Large-Scale Parametric Evaluation of Child Booster Seats

Miller, Matthew, Mechanical and Aerospace Engineering - School of Engineering and Applied Science, University of Virginia
Kerrigan, Jason, EN-Mech/Aero Engr Dept, University of Virginia
Forman, Jason, EN-CAB, University of Virginia

Introduction: Motor vehicle crashes (MVCs) are the second-leading cause of death for US children between the ages of one and 14 years old. Child restraint systems have been shown to reduce injury and mortality risk for children in this age group. Specifically, booster seats reduce the risk of serious injury by 45% for children between the ages of four and eight. However, the link between booster seat characteristics and the booster’s safety performance is not well understood. This problem is exacerbated by the wide range of booster seat designs available on the market, and physical testing of booster seats is limited by anthropometric test devices with poor biofidelity. Finite element (FE) simulations with human body models (HBM) represent a solution to improve the understanding of booster seat performance.
Goals of Study: The goal of this thesis was to examine how booster seat parameters affect occupant response and risk of submarining. In order to achieve this goal, the following research questions were addressed: (1) Does the occupant’s posture affect the likelihood of submarining? (2) Which characteristics of booster seats influence submarining and overall performance? (3) What are the robust regions of booster design space that are capable of providing safe performance regardless of occupant posture and external belt anchor geometry?
Methods of Study: A large-scale, parametric study of 714 individual booster seats was executed in order to examine the link between booster seat parameters and occupant response. A study of this size required development of an automated simulation cycle, as well as evaluating the performance of the PIPER human body model, developing an FE model of the new FMVSS 213 bench, and characterizing key parameters in the booster design space from a sample of 44 physical booster seats. The automation cycle was made up of the following steps: parameter sampling, booster FE model generation, human body model positioning, running the settling simulation, running the seatbelt routing simulation, and running the final simulation. The results from these simulations were then used to develop a neural network metamodel, capable of describing the effects of booster design across the entire design space rather than just the individually simulated data points.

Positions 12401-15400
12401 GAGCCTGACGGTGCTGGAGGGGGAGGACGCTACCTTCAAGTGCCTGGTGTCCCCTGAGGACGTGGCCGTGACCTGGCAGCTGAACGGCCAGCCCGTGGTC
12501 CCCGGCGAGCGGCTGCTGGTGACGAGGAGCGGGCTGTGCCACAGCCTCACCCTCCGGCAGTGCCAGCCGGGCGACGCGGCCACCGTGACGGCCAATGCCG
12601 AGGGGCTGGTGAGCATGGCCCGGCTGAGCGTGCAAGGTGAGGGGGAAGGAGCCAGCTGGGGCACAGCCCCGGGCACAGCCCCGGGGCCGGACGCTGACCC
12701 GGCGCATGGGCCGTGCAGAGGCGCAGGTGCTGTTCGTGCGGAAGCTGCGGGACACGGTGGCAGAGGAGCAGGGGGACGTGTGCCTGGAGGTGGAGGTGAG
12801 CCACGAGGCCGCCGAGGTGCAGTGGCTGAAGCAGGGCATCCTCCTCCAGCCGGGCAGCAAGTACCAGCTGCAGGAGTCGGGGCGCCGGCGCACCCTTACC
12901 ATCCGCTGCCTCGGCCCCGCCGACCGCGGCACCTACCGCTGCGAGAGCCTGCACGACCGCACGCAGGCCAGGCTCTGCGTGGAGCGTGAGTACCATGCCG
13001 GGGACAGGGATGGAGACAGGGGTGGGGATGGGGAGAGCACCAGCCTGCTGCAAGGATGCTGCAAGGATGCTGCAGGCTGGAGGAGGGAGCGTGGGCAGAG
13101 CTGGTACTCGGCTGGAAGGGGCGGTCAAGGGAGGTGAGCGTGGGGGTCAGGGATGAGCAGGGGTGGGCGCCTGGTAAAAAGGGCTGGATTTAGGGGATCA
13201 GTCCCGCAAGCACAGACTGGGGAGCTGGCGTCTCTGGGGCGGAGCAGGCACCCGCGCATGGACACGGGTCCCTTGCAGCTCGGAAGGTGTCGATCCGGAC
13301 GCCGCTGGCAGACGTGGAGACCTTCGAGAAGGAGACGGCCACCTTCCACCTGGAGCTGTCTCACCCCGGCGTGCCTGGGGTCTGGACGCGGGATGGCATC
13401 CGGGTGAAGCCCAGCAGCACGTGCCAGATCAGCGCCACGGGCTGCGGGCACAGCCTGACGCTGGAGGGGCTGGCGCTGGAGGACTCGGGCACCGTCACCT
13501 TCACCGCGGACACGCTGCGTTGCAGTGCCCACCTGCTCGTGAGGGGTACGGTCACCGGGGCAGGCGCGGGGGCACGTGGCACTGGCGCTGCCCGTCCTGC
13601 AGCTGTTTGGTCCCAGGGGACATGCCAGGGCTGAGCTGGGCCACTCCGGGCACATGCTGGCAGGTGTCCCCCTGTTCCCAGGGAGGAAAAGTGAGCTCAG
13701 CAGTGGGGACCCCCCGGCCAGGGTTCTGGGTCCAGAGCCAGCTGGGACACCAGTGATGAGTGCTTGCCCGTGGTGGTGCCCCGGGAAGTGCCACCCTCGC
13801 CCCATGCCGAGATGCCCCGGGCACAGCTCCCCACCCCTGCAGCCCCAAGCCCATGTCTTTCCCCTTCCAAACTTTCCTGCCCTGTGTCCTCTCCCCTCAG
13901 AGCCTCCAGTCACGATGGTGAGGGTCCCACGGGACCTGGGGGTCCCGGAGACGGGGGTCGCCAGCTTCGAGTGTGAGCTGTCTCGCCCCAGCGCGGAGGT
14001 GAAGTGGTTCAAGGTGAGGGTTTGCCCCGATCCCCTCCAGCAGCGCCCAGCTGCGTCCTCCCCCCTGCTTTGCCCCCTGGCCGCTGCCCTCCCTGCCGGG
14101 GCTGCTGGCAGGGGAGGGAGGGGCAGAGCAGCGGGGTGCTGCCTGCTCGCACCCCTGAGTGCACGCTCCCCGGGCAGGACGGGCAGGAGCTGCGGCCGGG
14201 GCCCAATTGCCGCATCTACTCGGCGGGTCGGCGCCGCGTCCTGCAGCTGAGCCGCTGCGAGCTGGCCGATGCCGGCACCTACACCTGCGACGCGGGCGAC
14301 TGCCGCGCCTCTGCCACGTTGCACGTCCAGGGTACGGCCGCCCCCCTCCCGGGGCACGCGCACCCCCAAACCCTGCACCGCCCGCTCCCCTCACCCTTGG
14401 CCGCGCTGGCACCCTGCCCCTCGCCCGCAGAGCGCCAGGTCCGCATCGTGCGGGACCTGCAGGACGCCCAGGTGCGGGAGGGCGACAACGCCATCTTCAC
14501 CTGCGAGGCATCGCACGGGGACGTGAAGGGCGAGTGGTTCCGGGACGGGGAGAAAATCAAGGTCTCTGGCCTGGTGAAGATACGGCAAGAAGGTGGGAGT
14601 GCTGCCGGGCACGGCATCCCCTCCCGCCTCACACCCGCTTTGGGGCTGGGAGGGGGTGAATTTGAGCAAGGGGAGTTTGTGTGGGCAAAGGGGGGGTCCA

Results of Study: The results of the simulations allowed the three research questions to be addressed, as well as additional lessons about the relationship between booster seats and occupant response. A ranked list of the booster and environmental parameters that had the largest impact on submarining risk and a combined metric of multiple safety outcomes was generated using clustering methods. Booster stiffness, occupant posture, total cushion length, and the lateral location of the shoulder belt guide were some of the most influential parameters. Finally, the following characteristics had the greatest effect on predicted booster performance: high stiffness, high back, high cushion depth, long total cushion length, inboard shoulder belt guide position, and low lap belt guide position.
Impact of Thesis: The insights gained from this thesis directly address the field’s limited understanding as to how booster seat characteristics affect occupant response. In addition, the automation framework developed in this thesis will allow for future large-scale, parametric studies regarding booster seats, and may also be adapted to other applications. Finally, this study introduced metamodels to the field of pediatric injury biomechanics, which has traditionally lacked the necessary study size to utilize these powerful analysis tools.

MS (Master of Science)
child restraint systems, finite element simulations, human body models
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